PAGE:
James Sligo Jameson and the "Wacusu Cannibals"

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fairly easy
James Sligo Jameson paid to see proof that the Bakusu (aka Wacusu or Kusu) were cannibals, and watched Bakusu tribesmen kill and butcher a girl to be eaten. However, he proved only that slaves can be made to commit murder. Doctor David Livingstone also risked causing a murder, by offering a large reward to be allowed to watch a cannibal feast. He proved only that he was a ghoul.
Abstract H M Stanley's deputy James Sligo Jameson, by his own account, deliberately paid to see proof that the Bakusu (Wacusu) were cannibals, and watched as a little girl was stabbed to death, following which Bakusu tribesmen dismembered her. Jameson even made sketches of the incident. However, the incident proved only that slaves can be made to kill and dismember people, and probably eat them. It did not prove that cannibalism was part of Bakusu culture. Jameson was vilified but he claimed that he thought it a joke until it was too late. He may have had the excuse of being a fool but Dr David Livingstone tried to do what Jameson did, with no excuse and with cold, scientific deliberation. If Jameson was a fool, Livingstone was a ghoul. Introduction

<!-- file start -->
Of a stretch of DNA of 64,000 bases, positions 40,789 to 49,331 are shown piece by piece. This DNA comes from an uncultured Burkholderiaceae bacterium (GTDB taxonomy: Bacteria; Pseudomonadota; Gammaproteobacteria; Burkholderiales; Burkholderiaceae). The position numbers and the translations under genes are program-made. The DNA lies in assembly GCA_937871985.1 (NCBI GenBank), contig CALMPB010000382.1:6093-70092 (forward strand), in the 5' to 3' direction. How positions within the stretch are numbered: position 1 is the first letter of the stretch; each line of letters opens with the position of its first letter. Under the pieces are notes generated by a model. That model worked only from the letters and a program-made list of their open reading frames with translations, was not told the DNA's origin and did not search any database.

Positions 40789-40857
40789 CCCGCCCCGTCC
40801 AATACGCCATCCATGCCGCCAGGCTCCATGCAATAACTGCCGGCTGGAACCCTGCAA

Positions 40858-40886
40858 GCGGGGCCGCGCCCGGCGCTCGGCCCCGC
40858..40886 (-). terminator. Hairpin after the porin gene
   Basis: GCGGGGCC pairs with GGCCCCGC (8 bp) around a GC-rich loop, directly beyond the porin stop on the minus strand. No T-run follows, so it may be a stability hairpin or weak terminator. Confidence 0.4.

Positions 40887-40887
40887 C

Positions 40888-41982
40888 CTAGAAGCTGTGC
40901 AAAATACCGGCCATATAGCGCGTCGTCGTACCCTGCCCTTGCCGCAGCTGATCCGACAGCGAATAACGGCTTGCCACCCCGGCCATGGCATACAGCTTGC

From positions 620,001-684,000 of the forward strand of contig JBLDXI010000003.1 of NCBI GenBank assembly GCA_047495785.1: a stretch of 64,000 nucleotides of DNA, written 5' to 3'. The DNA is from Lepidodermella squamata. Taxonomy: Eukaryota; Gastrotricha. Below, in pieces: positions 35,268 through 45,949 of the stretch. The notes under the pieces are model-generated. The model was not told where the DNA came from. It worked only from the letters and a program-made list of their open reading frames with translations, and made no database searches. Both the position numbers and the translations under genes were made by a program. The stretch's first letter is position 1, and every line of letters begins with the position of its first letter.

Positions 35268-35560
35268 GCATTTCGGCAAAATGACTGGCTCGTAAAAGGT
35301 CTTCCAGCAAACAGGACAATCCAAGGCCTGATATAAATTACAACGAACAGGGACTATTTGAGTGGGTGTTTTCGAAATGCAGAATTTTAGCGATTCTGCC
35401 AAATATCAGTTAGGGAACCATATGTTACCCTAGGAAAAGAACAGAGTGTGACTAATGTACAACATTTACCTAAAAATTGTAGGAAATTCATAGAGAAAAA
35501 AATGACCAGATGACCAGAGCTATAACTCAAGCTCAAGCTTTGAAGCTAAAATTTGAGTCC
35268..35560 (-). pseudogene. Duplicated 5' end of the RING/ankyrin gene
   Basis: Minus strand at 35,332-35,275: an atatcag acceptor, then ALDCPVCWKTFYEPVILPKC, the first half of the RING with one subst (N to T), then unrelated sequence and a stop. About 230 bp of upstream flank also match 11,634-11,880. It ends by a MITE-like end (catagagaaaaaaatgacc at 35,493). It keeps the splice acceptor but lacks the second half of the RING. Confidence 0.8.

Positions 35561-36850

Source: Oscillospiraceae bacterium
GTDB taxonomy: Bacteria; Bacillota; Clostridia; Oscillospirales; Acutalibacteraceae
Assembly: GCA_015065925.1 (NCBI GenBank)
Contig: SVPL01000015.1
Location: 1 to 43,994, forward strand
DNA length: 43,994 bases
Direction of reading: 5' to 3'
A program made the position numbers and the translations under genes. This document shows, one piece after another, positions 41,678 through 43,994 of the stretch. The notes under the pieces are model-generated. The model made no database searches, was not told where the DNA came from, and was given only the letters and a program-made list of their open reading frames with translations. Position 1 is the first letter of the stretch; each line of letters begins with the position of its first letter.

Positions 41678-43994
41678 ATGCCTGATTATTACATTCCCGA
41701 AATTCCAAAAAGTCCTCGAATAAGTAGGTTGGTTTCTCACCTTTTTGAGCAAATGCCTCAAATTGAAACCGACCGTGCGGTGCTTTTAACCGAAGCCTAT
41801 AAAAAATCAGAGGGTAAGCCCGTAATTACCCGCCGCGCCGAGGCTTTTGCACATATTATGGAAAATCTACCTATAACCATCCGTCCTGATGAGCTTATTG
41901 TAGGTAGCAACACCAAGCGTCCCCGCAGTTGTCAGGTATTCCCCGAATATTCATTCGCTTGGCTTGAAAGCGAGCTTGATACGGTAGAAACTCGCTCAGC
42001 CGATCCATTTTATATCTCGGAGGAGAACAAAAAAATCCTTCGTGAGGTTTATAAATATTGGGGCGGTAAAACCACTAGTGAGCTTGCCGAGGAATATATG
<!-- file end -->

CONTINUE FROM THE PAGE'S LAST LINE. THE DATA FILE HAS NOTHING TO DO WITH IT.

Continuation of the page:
The Bakusu (Wacusu)

Child Murder, Butchery and Cannibalism


References Introduction Bakusu slaves undoubtably killed and dismembered a child to "prove" that they were cannibals. Assad Farran accused James Sligo Jameson of deliberately buying the child in order to witness her being eaten. Tippu Tip, allegedly at least as guilty as Jameson, denied any knowledge of the incident. Jameson called Farran's accusation a "tissue of falsehoods" but was his version of events significantly different? Does Tippu Tip's denial hold water? Jameson was demonised in the English press, yet David Livingstone tried to do the same as he did. Should Livingstone not also have been vilified? Most importantly, did the incident prove that cannibalism was part of Bakusu culture?

The Bakusu (Wacusu) The Bakusu (aka Wacusu, Kusu, Wakusu, Kutsu, Wakutsu or Kongola, etc.) live mostly in what is now Maniema province of the Democratic Republic of the Congo. According to H M Stanley, their country, called Ukusu, is open, with palm trees, and on the left (presumably west) bank of the Lualaba River[1]. They are noted for their fine woodcarving[2]. The prefix Ba- is commonly used in Bantu languages to indicate specific or ethnic groups of…
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